Avoid Souvenirs Made from Animal Products
- Saturday, 06 March 2010
An exotic tortoiseshell necklace, an unusual bone statue, a lovely piece of corral—it's always tempting to bring home a little token of your spring vacation, but what may seem like a simple souvenir is often anything but. Goods made from animal products are a staple in shops around the globe, but bringing them home is generally prohibited.
Wildlife trade is a booming business that includes everything from legal trade of timer and fish to illegal trade of endangered species. TRAFFIC, a joint effort of the World Wildlife Fun and the World Conservation Union that monitors wildlife trade, has estimated global illegal wildlife imports each year are valued in the hundreds of millions of dollars.
Just last week, the Associated Press reported officials in Thailand had seized two tons of elephant tusks that had been shipped from Africa; the pallets had been labeled as cell phone parts. Valued at $3.6 million, the illegal shipment contained 239 African elephant tusks, and the AP reported customs officials believe they were destined to be carved into trinkets and jewelry to be exported or sold to Thailand's tourists.
When most people think of illegal wildlife imports, they think of these large-scale busts, but tourists the world over are responsible for importing animal products illegally.
Under U.S. Fish and Wildlife Service law, it is illegal to import (bring home) any part or product of birds, mammals, reptiles, fish, shellfish, mollusks, or invertebrates without a permit—that includes skin, tusks, bone, feathers, and eggs. Even a seashell from a beach is technically prohibited without a permit.
There are, however, some species that cannot be imported at all, generally because they are endangered or protected species. All sea turtle species are endangered and thus cannot be imported. The FWS recommends avoiding all tortoiseshell products. Elephant ivory is also prohibited, and any items made from whale, walrus, narwhal, and seal teeth or tusks should also be avoided. Furs from cat species, seals, polar bears, and sea otters should also be left behind when you come home.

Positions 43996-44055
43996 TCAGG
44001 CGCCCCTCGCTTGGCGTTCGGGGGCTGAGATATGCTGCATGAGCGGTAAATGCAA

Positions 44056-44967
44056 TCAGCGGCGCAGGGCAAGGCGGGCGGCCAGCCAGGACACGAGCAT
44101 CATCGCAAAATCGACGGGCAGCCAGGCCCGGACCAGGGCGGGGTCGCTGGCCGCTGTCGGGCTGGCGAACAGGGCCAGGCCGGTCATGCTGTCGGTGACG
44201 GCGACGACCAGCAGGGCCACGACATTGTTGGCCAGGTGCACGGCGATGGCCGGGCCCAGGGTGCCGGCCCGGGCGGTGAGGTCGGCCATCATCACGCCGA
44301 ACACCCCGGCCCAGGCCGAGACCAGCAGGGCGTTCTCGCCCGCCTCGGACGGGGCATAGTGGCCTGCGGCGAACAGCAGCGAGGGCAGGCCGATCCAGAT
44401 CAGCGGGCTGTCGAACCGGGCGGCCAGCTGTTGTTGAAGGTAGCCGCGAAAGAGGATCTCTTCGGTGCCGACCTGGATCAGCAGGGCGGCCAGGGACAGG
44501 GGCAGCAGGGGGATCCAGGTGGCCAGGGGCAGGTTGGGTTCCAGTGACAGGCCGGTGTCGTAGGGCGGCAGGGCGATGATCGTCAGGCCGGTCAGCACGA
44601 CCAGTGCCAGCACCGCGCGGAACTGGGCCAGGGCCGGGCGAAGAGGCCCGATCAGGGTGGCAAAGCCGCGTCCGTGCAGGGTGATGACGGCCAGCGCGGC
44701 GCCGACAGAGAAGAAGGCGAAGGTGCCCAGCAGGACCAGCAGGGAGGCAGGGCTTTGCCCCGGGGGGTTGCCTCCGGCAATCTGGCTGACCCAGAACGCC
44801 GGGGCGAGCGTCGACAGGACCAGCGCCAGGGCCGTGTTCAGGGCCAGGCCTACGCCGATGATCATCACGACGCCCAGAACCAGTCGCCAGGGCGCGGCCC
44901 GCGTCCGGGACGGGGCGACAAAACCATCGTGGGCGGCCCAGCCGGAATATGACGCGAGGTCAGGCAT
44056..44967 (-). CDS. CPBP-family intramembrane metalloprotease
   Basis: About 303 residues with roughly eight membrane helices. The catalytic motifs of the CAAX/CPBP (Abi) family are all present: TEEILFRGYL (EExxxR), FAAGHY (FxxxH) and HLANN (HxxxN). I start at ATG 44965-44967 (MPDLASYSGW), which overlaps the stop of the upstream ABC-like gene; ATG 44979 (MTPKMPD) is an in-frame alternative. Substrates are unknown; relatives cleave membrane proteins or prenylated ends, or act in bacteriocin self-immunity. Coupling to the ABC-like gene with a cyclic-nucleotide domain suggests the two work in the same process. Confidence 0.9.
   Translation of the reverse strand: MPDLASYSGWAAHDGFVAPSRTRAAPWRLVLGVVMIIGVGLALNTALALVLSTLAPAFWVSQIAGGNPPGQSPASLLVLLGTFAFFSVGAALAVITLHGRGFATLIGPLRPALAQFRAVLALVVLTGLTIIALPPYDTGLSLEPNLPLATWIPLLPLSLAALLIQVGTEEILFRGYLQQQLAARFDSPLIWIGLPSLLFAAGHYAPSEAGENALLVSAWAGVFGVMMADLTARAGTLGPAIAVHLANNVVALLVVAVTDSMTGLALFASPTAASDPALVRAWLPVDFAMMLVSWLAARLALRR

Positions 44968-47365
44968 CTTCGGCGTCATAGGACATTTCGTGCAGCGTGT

Trade of animal products is strictly monitored for good reason. Rhinoceros horns are very valuable in wildlife trade, and though some species have rebounded with protection efforts, the Black rhinoceros is still critically endangered with just over 4,000 individuals remaining.
In the Caribbean, coral sales are cause for great concern since some species are rapidly disappearing. In 2009, research out of the University of East Anglia in the U.K. revealed that branched coral no longer exists on 75 percent of coral reefs in the Caribbean. Disease killed nearly all of two branched coral species in the 1970s, and the remaining species suffered during an episode of "bleaching" a decade ago. Bleaching is often caused by warmer water temperatures, which can be linked to climate change. What little coral remains must be fiercely protected, not plucked from the ocean and sold to tourists.
So how can you avoid legal headaches and support species conservation while bringing home something to remember your vacation? Ask a lot of questions. Know how the animal product was sourced for your own peace of mind, and be sure your product comes with CITES certification. CITES is the Convention on International Trade in Endangered Species of Wild Fauna and Flora, and 160 countries have signed the treaty, which supports sustainable wildlife and plant species trade and protects at risk species.
Wherever you're traveling this spring, be sure to question shop owners about animal products, even ones that aren't native to the area where you are traveling. A company may legally import sustainably harvested animal products to manufacture goods, but once you cross an international border with a pair of pretty tortoiseshell earrings, you could find yourself in hot water.